Book sales should finish 2021 on a good note, but a number of factors could mean softer sales in early 2022, said Kristen McLean, executive director and industry analyst for books at NPD BookScan, during a webinar on third-quarter sales. Though sales of print books dipped in the quarter ended October 2 compared to a year ago, sales were still up 11% in the first nine months of the year and are up 90 million units over 2019.

McLean believes there is enough momentum heading into the holidays to allow the industry to finish 2021 with a sales increase of 5%–9% above 2020, with the most likely scenario being a 6%–9% increase. In a presentation in July, McLean said she thought sales would be up 2%–10% for the year, with a 2%–8% gain the most likely, and three months later she remains generally bullish.

In the fourth quarter of 2020, McLean noted, consumers started their holiday shopping early, and given the continued reports of supply chain problems, she is confident they will do so again this year, which should boost sales since consumers usually spend more when they start early. And while the supply chain is a cause for concern for publishers and authors, McLean doesn’t believe it will affect consumers very much. If a particular book isn’t available, they will pick an alternative, she predicted (and many booksellers agree).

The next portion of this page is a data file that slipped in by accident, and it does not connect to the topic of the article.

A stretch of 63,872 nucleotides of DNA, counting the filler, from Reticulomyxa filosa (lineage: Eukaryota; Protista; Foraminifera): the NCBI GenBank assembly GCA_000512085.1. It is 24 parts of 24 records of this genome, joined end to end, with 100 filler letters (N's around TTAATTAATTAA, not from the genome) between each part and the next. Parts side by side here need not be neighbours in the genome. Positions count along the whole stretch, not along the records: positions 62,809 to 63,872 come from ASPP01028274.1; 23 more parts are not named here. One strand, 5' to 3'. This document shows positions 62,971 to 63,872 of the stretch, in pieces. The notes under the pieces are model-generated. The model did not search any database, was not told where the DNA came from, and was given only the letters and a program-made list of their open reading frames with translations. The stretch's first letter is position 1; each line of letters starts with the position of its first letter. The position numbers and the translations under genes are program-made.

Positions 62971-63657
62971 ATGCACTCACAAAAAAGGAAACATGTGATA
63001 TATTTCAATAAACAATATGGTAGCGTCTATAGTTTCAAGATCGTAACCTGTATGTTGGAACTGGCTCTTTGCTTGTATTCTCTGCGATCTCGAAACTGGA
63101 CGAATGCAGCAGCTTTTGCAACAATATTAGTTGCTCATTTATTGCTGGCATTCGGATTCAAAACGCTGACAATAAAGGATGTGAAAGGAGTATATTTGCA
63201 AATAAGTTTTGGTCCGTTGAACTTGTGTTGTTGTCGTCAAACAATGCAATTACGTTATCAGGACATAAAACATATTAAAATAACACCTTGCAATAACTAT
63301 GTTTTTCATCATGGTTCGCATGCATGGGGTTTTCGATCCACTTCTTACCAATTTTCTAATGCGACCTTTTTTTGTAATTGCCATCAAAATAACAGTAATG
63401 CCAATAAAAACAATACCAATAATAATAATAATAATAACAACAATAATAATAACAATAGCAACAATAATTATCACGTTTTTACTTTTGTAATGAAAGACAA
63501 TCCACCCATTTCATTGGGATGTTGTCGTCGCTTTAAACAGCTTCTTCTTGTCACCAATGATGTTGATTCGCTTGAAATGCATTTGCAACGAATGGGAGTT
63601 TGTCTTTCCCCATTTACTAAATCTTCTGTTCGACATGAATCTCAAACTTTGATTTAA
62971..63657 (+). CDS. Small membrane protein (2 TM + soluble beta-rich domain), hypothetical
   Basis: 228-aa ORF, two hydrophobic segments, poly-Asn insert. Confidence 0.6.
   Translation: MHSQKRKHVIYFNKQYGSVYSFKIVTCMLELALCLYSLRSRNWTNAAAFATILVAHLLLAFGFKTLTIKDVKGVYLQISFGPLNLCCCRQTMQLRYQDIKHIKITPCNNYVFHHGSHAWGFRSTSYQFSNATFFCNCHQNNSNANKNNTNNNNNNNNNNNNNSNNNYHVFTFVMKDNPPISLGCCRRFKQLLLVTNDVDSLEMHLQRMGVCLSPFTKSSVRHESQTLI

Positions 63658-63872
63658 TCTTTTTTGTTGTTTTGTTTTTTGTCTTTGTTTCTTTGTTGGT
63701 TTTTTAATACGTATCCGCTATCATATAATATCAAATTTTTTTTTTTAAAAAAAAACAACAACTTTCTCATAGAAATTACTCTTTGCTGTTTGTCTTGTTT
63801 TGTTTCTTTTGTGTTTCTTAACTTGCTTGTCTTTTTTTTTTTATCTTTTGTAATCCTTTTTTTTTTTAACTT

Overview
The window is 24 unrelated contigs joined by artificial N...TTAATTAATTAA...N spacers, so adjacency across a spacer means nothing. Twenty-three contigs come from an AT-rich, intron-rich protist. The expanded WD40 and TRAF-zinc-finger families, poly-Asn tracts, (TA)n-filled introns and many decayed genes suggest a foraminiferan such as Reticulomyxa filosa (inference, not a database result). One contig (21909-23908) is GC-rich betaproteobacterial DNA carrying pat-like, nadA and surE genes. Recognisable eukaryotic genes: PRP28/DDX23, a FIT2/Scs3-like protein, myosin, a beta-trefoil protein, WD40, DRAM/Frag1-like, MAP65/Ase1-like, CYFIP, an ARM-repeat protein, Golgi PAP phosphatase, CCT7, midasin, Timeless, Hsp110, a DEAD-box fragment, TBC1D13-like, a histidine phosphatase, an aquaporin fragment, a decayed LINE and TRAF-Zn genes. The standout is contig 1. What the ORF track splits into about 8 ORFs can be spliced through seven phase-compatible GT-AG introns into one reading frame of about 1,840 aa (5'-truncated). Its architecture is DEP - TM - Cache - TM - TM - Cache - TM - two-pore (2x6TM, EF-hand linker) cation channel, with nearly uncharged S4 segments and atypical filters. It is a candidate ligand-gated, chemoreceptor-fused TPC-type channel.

Supply chain issues have contributed to the continuing higher sales of backlist books, as some new titles have been delayed in getting to market. Through the first nine months of the year, backlist accounted for 69% of unit sales, up from 67% a year ago, and McLean doesn’t see frontlist bouncing back in the immediate future. She is concerned that if too many titles are delayed and supply chain problems continue into the new year (which nearly everyone believes will happen), publishers will be faced with excess inventory that stores will have a difficult time finding room for.

The ongoing supply chain challenges, changes in consumer buying habits as the pandemic eases, weak consumer confidence, and difficult comparisons to a strong first quarter of 2021 all mean that publishers could face a difficult first quarter next year, McLean warned. “2022 will be softer,” she said. “We should all gird our loins and be prepared for some negative numbers.”